|IC/EC 62||Saarbrücken – Homburg – Landstuhl – Kaiserslautern – Neustadt – Ludwigshafen – Mannheim –||Stuttgart – Geislingen – Ulm – Neu-Ulm – Günzburg – Augsburg – Munich – München Ost – Rosenheim – Prien – Traunstein – Freilassing – Salzburg –||– Golling-Abtenau – Bischofshofen – St. Johann – Schwarzach-St. Veit – Dorfgastein – Bad Hofgastein – Bad Gastein – Mallnitz-Obervellach – Spittal-Milstättersee – Villach – Velden – Pörtschach – Krumpendorf – Klagenfurt|
|Frankfurt – Darmstadt – Bensheim – Weinheim – Heidelberg –||– Salzburg Süd – Hallein – Golling-Abtenau – Werfen – Bischofshofen – Radstadt – Schladming – Stainach-Irdning – Liezen – Selzthal – Stadt Rottenmann – St. Michael – Graz|
Three pairs of trains run every four hours on line 75 between Hamburg and Copenhagen, replacing ICE line 75 since the 2018 timetable. Until the 2019 timetable change, they ran via Puttgarden, where they were loaded onto a ferry to Rødby and then continued to Copenhagen. Due to construction work, the trains have been running across the Danish mainland since December 2019, which, together with line 76, creates a two-hour service between Hamburg and Padborg.
|IC 75||Hamburg – Padborg – Kolding – Odense – Ringsted – Copenhagen|
Individual services run between Hamburg and Aarhus. In Hamburg, the line starts at the main station and does not serve Hamburg-Altona. Since December 2017, lines 75 and 76 have been operated exclusively with Danish diesel multiple units of the IC3 class, which have been equipped with the PZB train protection system and are therefore approved for operation on the German network.
|EC 76||Hamburg – Hamburg Dammtor – Rendsburg – Flensburg – Padborg – Kolding – Fredericia – Vejle – Horsens – Skanderborg – Aarhus|
Line 77 runs between Amsterdam and Berlin every two hours. The trains only stop in Bünde and Bad Oeynhausen every four hours, in Ibbenbüren a single train towards Berlin in the morning.
|IC 77||Amsterdam – Hilversum – Amersfoort – Apeldoorn – Deventer – Almelo – Hengelo – Bad Bentheim – Rheine – Ibbenbüren – Osnabrück – Bünde – Bad Oeynhausen – Minden – Hannover – Wolfsburg – Stendal – Berlin-Spandau – Berlin – Berlin Ost|
One to two pairs of trains daily (IC 2241/2242, Sunday IC 2343/2240) do not go to the Netherlands, but instead run from Osnabrück to Münster.
Until 2010, this line was run as THE ICE 87, but as there were not enough ICE T sets available due to several problems, locomotive-hauled Intercity trains were used.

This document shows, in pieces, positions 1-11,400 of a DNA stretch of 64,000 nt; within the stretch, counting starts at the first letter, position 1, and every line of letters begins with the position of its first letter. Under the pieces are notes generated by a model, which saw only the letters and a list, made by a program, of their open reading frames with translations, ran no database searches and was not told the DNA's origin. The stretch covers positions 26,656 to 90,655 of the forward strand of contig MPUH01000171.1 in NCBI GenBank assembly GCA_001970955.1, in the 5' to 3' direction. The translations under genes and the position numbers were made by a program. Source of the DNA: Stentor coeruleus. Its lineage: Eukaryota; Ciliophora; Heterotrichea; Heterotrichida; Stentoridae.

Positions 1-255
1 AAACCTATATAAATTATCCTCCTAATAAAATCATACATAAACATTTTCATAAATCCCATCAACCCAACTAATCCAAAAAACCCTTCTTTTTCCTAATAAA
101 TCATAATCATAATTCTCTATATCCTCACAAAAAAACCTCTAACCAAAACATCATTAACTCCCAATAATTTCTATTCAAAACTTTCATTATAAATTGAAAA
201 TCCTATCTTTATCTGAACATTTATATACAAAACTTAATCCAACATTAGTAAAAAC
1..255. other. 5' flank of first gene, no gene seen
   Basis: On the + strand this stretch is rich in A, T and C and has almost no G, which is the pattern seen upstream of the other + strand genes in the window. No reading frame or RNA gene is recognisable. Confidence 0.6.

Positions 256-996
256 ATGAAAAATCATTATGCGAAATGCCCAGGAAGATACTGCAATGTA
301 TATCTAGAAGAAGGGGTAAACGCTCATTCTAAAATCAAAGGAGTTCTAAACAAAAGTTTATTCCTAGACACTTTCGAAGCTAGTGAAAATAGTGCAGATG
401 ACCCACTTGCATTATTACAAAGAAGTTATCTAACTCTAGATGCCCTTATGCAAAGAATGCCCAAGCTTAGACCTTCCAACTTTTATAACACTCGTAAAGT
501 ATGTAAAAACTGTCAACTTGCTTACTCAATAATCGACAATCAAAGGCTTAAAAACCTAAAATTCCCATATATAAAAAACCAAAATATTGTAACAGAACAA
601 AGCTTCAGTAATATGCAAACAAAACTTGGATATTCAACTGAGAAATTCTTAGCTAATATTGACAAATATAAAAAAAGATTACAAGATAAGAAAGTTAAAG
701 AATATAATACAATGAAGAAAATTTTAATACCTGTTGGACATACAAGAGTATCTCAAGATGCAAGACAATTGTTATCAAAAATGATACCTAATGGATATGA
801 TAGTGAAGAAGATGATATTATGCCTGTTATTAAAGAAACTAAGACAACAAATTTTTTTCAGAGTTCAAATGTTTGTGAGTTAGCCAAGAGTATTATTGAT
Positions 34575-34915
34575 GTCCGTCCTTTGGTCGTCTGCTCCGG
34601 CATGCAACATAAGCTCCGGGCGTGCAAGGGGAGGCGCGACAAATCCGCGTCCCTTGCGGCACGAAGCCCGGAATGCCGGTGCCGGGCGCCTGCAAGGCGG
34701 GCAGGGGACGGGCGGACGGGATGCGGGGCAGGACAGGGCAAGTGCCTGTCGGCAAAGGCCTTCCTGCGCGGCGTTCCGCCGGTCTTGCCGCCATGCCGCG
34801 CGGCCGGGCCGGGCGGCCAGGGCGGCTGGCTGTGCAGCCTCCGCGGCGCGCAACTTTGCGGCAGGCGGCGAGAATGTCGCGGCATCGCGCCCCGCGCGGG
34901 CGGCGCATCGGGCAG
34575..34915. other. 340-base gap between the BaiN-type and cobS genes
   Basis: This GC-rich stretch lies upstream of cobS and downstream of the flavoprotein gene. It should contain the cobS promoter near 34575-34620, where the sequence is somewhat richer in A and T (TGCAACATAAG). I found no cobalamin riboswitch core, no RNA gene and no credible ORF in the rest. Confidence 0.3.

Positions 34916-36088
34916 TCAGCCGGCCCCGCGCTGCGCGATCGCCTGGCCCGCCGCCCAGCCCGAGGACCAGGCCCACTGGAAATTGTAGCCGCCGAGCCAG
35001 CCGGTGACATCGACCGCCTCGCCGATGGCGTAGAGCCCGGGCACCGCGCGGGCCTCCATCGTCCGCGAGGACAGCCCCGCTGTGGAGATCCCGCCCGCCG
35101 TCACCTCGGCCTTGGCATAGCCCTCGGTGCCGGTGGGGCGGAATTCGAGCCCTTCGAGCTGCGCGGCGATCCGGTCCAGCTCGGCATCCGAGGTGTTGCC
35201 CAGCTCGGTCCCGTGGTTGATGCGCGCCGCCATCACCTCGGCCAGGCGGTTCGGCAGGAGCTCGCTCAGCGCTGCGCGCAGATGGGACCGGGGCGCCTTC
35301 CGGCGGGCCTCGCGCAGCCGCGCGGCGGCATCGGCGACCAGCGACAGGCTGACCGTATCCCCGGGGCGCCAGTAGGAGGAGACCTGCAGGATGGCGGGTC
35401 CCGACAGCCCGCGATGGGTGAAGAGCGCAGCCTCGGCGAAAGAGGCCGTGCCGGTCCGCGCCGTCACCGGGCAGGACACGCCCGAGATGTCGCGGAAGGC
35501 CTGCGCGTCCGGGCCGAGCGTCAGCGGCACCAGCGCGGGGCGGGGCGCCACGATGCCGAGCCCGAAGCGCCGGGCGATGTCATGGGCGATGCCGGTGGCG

An hourly service is offered between Stuttgart and Zurich. Every two hours it is served by Deutsche Bahn IC2 runs from Stuttgart to Singen. Two pairs of trains continue to Konstanz from Monday to Friday. To continue to Zurich, it is usually necessary to change trains in Singen to a Swiss Federal Railways (SBB) service. In the other hour there is a direct connection operated by SBB from Stuttgart to Zurich, but with fewer intermediate stops. Line 87 will be fully converted to Intercity 2 trains when the installation of ETCS equipment in the Swiss network is completed. Local transport tickets are also valid from Stuttgart to Singen/Konstanz.
|IC 87||Stuttgart – Böblingen – Horb – Rottweil – Tuttlingen – Singen – Schaffhausen – Zürich|
|Stuttgart – Böblingen – Herrenberg – Gäufelden – Bondorf – Horb – Sulz – Oberndorf – Rottweil – Spaichingen – Tuttlingen – Engen – Singen – Radolfzell – Konstanz|
|ECE 88||Munich – Buchloe – Memmingen – Lindau-Reutin – Bregenz – St. Margrethen – St. Gallen – Winterthur – Zürich Airport – Zürich|
Line 89 runs every two hours from Munich to Verona. There are also two pairs of trains in the morning hours to Bologna.
|EC 89||Munich – Munich East – Rosenheim – Kufstein – Wörgl – Jenbach – Innsbruck – Brenner – Franzensfeste – Brixen – Bolzano – Trento – Rovereto – Verona – Bologna|
Four pairs of trains run daily between Berlin and Warsaw. These are called the Berlin-Warszawa-Express and are operated by DB Fernverkehr and Polskie Koleje Państwowe. They differ visually from the typical IC cars. In addition, a pair of trains runs via Gdańsk to Gdynia and a pair of trains to Kraków.